By Greg Doering on May 3, 2023
Family farmers document wheat harvests in Kansas
Recordings document a decade of wheat harvest for the LaRosh family
Jhan LaRosh considers wheat harvest his annual vacation even though it never takes him more than a few miles from his home in Osborne County in northcentral Kansas. And those wheat harvests have become a means for LaRosh and his family to literally show the world what it means to produce the food we all depend upon.
Despite the significant amount of time LaRosh spends in a combine during harvest, cutting wheat is a family gathering, not a solitary endeavor.
For instance, LaRosh was “on vacation” in mid-June 2022 in the cab of his John Deere combine. His daughter was in the cab of another while his brother was running the grain cart that shuttled wheat between the harvesters and semitruck. The three stayed in constant communication over radios, with important messages relayed about as often as jokes about the crop.
“I don’t think it’s going to be a real good wheat crop,” LaRosh recalls saying while cutting his second field of the season. “It was too dry all winter.”
“This is the gamble a farmer takes,” he says. “I never wanted to be flush with cash. Farming is a lifestyle. A high-roller lifestyle.”
A LIFELONG CALLING TO BE A FARMER
LaRosh knew early he wanted to become a farmer. He was intrigued with farm machinery and was running equipment over the ground long before he was capable of operating the open-cab tractors of the 1960s.
“I always knew I wanted to farm,” he says, noting he settled on his occupation as a first grader. “You couldn’t have gotten this out of my blood.”
LaRosh was so set on becoming a farmer, he bought his first piece of ground — which includes where he lives today — when he was in high school, rather than agree with his father’s desire that he attend Kansas State University. It took a lot of paperwork and a friend’s dad to vouch for him, but LaRosh managed to secure a loan on the property at 18, in part because the property had a dairy barn and he pledged to milk cows to generate enough cash to pay the mortgage. Running the dairy was not his dream job.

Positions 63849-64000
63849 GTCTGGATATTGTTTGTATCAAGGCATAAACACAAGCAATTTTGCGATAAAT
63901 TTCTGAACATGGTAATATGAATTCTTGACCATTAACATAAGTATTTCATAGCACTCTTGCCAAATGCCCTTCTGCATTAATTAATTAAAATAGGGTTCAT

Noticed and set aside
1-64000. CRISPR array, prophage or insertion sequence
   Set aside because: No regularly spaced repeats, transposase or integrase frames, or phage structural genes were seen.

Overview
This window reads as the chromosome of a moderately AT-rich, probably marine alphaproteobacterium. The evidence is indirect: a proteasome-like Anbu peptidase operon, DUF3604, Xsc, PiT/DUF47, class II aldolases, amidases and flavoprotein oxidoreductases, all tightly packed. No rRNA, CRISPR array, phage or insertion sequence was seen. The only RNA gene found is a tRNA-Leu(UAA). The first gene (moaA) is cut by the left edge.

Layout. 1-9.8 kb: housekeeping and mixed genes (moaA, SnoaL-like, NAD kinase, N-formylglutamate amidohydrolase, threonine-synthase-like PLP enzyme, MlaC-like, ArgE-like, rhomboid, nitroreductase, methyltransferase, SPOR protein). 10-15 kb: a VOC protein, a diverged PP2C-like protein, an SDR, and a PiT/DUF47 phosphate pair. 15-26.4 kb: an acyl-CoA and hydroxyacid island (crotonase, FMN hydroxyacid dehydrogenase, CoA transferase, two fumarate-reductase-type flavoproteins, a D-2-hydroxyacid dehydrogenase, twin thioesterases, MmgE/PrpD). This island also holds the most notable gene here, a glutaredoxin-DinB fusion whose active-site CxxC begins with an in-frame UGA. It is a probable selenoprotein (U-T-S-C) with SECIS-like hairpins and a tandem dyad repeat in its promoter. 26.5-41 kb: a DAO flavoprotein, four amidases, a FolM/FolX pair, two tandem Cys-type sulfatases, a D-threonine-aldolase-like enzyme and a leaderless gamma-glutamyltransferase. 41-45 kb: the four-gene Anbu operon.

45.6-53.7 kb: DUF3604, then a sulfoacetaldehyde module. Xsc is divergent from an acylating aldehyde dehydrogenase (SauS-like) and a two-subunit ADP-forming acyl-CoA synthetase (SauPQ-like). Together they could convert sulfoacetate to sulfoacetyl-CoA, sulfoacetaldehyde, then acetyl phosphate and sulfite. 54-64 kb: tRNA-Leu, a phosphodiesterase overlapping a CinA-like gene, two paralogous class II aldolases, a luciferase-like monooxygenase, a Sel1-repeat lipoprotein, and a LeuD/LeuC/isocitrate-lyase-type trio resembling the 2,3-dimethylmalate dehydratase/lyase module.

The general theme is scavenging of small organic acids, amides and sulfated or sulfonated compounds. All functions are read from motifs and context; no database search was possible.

“I worked that dairy for 30 years,” LaRosh says. “It felt like going from one prison to another because school was a prison for me. I wanted to be on the farm, and the dairy was just the means to allow that. I made it work.”
After securing his first piece of property, LaRosh continued acquiring parcels, noting he didn’t rent any farm ground for a long time.
“I’m still buying land,” LaRosh says. “It’s what I do. I don’t golf. I don’t go to sporting events. I farm.”
A GOOD RISK
Today LaRosh says his bank considers him a “good risk,” a big improvement over the paperwork and personal connection he needed to secure his first loan in 1978. But that loan also won his loyalty, and he’s stuck with that same bank in the decades that followed.
“We’ve had an awfully good relationship with our bankers,” he says. “If you make your payments on time, you’ll never have any trouble with a banker.”
That’s not to say there weren’t times when making the payments was tough. LaRosh says the 1980s were very difficult, with interest rates soaring to the mid-teens on land purchases. The dairy provided a steady stream of revenue, and LaRosh sometimes had to prioritize operating it to keep the lights on.
AN ADDICTIVE CAREER
Just as farming is his career, it’s also LaRosh’s favorite hobby. When rainy days limit the work on the farm, LaRosh and his son, Kenton, will go look at machinery. Sometimes they just browse, but other times the desire to add a new piece of equipment is strong enough to make a call to the bank.